By July of this year, it is expected that the Food and Drug Administration’s new Nutrition Facts labels will be required on most common grocery store items. The big change? A new “added sugar” line below the product’s total sugar content, one which major food associations (including the American Bakers Association, American Beverage Association, and the American Frozen Foods Institute) fought against tooth-and-nail for years.1 Finalized in 2016, this long overdue revision will help consumers to understand the degree to which their diets are distorted by these unnecessary sugars.
A Long Fight for a Little Label
The sugar industry has a history of wielding influence over academics, scientists, and legislatures. In the 1960s, during a national push against cavities and tooth decay, the congressional task force recruited to recommend solutions was made up almost entirely of scientists and doctors on the industry’s payroll.2 It should come as no surprise, then, when the American Association of Family Physicians, for example, revealed its partnership with Coca-Cola to “teach consumers how to make the right choices and incorporate the products they love into a balanced diet and a healthy lifestyle.”3
In the face of the sugar industry’s immense financial and political power, independent researchers have, for decades, been trying to convince the FDA to amend its labels. In 1999, the Center for Science in the Public Interest devoted a 63-page petition to the “added sugars” line, warning of a 28 percent per capita increase in added sugar consumption since 1983.4 Of the new label, the Center said that it would help consumers reduce their risk of obesity, type 2 diabetes, and heart disease.5
Grumbling Defeat for Sugar
In response to the new label, the Sugar Association released a statement saying, “We are concerned that the ruling sets a dangerous precedent that is not grounded in science, and could actually deter us from our shared goal of a healthier America.”6 One notable industry exception during this process was Mars, makers of M&Ms candy, which came out in support of the new regulations in an effort to boost transparency, and criticized the industry’s emphasis on its own “science.” “We do not want to be involved in advocacy-led studies that so often, and mostly for the right reasons, have been criticized,” said its vice-president of public affairs Matthias Beringer.7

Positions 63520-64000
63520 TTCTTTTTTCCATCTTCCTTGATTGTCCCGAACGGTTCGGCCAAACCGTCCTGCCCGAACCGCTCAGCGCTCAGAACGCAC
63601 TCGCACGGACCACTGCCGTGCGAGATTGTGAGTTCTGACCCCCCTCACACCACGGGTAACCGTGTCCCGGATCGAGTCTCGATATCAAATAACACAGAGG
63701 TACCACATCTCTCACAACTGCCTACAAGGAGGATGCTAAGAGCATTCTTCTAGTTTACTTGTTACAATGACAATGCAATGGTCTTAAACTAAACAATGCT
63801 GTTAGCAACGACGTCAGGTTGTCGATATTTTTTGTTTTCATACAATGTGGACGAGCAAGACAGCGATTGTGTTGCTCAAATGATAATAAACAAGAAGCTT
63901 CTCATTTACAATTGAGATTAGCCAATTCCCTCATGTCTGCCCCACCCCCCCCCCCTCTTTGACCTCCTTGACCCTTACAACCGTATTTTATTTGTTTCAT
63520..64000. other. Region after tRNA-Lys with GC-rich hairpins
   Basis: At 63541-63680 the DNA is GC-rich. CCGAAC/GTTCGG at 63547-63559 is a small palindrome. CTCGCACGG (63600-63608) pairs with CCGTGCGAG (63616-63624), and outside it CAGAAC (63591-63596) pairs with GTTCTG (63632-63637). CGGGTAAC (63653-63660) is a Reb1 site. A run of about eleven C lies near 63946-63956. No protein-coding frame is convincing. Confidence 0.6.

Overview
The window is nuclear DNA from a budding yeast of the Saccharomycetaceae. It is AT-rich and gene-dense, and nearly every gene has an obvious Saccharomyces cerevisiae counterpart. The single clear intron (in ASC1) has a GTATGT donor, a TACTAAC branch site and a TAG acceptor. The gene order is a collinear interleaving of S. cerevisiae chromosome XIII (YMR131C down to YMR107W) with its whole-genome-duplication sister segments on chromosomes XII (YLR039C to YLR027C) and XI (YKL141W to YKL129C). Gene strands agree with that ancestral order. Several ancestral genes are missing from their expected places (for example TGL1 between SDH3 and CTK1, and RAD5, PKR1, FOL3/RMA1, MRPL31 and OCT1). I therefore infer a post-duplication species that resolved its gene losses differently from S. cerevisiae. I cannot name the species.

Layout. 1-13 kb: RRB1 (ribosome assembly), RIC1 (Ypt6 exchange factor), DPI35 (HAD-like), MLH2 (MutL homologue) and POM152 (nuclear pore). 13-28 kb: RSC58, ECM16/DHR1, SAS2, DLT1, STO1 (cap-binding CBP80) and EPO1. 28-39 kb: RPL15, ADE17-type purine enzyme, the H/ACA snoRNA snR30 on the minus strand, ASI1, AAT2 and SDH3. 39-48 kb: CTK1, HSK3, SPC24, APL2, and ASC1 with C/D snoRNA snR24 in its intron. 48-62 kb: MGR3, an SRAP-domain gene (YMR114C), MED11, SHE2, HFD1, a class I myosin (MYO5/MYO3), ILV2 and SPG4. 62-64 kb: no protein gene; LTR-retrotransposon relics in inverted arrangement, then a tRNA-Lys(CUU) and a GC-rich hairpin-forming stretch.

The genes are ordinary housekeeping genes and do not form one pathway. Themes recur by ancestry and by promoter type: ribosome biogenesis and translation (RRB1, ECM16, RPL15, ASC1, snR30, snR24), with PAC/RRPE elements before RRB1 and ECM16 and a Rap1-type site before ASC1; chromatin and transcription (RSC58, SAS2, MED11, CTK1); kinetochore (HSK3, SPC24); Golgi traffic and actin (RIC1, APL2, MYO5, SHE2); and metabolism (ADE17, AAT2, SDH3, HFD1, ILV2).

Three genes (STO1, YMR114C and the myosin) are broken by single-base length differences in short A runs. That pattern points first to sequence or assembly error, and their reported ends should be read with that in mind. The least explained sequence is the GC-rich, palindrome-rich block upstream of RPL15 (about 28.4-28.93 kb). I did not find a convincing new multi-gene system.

The new Nutrition Facts label is really only the first step in response to the insidious problem of added sugar. According to Gary Taubes in his 2017 book Sweet Death: How the Sugar Industry Created a Global Crisis, “It was as though the sugar industry had decided en masse…that if a product wasn’t sweetened at least a little, our modern palates would reject it.”8 When added sugars are in everything from muffins to yogurt to canned foods, the problem is not simply deciding which foods to avoid. Instead, it seems, a vast reconsideration of sugar and the role it plays in our diets is on the horizon.
The content on this website should not be taken as medical advice and you should ALWAYS consult with your doctor before starting any diet or exercise program. We provide nutritional data for our recipes as a courtesy to our readers. We use Total Keto Diet app software to calculate the nutrition and we remove fiber and sugar alcohols, like erythritol, from the total carbohydrate count to get to the net carb count, as they do not affect your blood glucose levels. You should independently calculate nutritional information on your own and not rely on our data. The website or content herein is not intended to cure, prevent, diagnose or treat any disease. This website shall not be liable for adverse reactions or any other outcome resulting from the use of recipes or recommendations on the Website or actions you take as a result. Any action you take is strictly at your own risk.
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